How to determine if medical or grad school is right for you.

Making career decisions can be really tough. From childhood through college graduation, everyone wants to know what you are going to do with your life. Some people, a lucky few, know from the get-go what they want to do. Most of us, however, need a bit more time and exploration to figure that out.

A few of my friends in college lamented that they “had no passions.” They liked the usual activities, like “hanging out with friends” and eating froyo, but didn’t have one particular topic or cause that they felt strongly about.

I am lucky that I have been fascinated with health and nutrition and passionate about helping people since I was a teen, but it still took me several years to figure how I wanted to act upon those qualities in the long term.

Thinking you know what you want to do is not the same as having the confidence to pursue it whole-heartedly. Hopefully, the steps outlined below can help you determine your next steps for gaining the insight and readiness to pursue your dreams.

  1. Make brainstorming lists.
    1. A list of things you are passionate about or interested in (ex: writing code, empowering others, microbiome, quantum physics, cars, etc)
    2. A list what is important to you in a career, what you want and what you enjoy (ex: fulfilling elements of a job, schedule, degree of responsibility, salary, level of freedom, creativity, making connections, making an impact, feel expertise,etc)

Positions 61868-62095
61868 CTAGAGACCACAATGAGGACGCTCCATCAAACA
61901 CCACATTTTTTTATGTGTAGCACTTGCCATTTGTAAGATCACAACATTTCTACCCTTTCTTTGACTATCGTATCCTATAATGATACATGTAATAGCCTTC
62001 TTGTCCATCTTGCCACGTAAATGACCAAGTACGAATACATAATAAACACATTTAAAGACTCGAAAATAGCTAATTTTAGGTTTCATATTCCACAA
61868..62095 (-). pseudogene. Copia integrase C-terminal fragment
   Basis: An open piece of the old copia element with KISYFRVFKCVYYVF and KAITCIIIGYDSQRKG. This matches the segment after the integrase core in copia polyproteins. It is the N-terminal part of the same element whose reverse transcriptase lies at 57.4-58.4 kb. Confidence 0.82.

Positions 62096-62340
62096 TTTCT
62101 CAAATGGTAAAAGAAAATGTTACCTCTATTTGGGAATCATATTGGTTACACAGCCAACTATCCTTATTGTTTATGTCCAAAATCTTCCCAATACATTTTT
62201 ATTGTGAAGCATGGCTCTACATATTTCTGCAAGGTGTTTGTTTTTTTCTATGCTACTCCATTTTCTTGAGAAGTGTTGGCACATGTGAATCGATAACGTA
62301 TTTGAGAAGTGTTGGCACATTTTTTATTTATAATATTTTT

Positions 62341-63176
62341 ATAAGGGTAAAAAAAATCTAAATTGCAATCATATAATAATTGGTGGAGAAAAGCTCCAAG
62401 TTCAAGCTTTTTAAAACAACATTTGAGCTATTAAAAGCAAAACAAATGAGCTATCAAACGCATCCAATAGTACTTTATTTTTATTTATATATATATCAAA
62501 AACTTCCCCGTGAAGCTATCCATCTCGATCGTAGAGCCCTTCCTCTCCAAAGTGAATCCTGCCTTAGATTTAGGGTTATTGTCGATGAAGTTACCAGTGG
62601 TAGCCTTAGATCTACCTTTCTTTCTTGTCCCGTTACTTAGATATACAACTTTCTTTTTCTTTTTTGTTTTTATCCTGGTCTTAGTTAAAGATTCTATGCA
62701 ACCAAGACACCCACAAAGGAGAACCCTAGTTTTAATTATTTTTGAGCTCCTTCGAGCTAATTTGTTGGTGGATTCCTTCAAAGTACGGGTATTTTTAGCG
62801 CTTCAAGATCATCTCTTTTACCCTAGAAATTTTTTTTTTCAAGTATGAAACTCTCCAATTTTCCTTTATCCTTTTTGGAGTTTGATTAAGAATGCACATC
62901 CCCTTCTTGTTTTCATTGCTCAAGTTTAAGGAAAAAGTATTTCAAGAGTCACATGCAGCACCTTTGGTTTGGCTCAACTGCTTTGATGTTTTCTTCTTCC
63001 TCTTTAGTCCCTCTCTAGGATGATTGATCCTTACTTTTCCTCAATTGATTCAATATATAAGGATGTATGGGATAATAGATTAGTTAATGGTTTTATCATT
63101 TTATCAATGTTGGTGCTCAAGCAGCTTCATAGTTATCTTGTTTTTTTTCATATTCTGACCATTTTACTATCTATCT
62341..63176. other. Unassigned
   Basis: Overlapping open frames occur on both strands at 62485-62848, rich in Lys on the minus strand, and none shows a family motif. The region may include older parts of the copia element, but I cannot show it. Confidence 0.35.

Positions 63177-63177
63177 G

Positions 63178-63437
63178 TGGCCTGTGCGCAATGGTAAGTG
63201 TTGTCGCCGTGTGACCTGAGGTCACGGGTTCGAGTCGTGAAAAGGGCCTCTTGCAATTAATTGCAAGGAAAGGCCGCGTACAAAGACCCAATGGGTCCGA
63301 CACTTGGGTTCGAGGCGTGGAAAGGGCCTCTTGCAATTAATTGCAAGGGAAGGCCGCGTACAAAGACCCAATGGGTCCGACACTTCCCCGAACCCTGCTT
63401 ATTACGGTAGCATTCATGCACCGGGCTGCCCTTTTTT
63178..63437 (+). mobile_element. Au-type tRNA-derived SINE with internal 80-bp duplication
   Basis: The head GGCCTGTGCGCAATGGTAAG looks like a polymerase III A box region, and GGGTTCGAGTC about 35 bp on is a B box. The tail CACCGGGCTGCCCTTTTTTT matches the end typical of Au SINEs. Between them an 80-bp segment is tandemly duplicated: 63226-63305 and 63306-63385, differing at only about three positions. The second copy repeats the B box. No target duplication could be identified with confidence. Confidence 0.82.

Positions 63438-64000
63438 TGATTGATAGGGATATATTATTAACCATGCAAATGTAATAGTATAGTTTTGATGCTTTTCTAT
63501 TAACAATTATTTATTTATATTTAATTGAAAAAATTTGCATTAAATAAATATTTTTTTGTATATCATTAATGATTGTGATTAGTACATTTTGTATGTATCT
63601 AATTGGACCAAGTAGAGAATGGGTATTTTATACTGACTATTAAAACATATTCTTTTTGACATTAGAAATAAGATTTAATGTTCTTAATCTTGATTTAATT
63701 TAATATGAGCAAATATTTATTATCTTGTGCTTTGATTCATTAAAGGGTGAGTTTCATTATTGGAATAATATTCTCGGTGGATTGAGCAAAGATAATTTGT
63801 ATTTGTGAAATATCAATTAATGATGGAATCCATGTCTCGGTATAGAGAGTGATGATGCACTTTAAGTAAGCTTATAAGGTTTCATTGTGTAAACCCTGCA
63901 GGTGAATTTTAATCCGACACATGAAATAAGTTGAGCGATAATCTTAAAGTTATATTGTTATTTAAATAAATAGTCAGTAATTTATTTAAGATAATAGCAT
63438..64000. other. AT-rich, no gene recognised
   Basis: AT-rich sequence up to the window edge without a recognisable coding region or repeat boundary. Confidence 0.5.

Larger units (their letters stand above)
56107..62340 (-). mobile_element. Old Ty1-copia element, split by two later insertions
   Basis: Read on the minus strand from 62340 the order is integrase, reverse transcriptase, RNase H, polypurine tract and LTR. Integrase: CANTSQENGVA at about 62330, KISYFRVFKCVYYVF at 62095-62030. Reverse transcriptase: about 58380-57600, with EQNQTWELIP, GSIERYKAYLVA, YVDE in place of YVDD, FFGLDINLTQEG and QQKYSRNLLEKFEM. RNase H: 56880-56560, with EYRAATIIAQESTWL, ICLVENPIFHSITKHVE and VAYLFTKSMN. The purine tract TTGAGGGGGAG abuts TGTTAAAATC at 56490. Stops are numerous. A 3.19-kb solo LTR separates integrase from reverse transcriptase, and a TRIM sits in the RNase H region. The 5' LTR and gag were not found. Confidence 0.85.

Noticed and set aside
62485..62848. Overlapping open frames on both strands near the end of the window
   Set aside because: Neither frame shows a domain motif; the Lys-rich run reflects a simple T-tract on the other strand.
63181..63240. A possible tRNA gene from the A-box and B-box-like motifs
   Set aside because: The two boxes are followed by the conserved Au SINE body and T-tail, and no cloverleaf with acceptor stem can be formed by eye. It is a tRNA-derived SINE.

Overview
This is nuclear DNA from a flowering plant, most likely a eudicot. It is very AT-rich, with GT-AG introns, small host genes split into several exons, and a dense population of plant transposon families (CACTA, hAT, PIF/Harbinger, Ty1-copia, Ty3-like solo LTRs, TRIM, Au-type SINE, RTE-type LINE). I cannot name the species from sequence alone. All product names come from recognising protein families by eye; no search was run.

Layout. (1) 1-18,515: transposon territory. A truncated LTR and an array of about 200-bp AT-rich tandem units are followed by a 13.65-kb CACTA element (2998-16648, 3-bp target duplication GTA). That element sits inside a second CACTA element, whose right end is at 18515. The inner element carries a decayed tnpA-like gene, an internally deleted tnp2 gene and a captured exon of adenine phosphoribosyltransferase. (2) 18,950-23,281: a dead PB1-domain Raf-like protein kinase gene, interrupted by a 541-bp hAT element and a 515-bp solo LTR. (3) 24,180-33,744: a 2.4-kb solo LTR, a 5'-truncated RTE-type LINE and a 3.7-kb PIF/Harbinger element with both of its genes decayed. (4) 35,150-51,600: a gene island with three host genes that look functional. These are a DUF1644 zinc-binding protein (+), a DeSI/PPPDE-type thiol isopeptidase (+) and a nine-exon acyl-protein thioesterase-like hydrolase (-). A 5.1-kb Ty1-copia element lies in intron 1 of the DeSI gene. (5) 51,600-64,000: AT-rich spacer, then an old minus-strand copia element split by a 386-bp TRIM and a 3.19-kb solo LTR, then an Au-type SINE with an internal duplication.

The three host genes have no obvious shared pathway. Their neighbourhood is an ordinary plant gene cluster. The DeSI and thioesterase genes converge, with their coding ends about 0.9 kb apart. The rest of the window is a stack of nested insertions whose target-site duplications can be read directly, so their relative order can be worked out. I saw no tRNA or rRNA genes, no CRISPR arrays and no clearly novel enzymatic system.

3. A list of what you want your life to look like (ex: having a family, amount of travel, working M-F or flexible, having few/many commitments, being able to afford x,y, z)
    4. A list of your ideals. Think of this as what the world would be like in your perfect world. What would make you feel uncomfortable if you weren’t working towards it? (If applicable.)  IMG_7723
  2. Compare the options. Let the prior lists you have made percolate in your mind and soul for a while. Then, make a list of the different careers that fit the criteria you have determined are important. If you aren’t sure of all the career options, you can look up what careers exist in each industry and what careers are realistic with various degrees/certifications.
    1. Determine what would be required for you to take that path (taking out loans for school, graduate school tests, time off work, pre-requirement classes).
    2. Create a list of pros and cons to each career/graduate school option.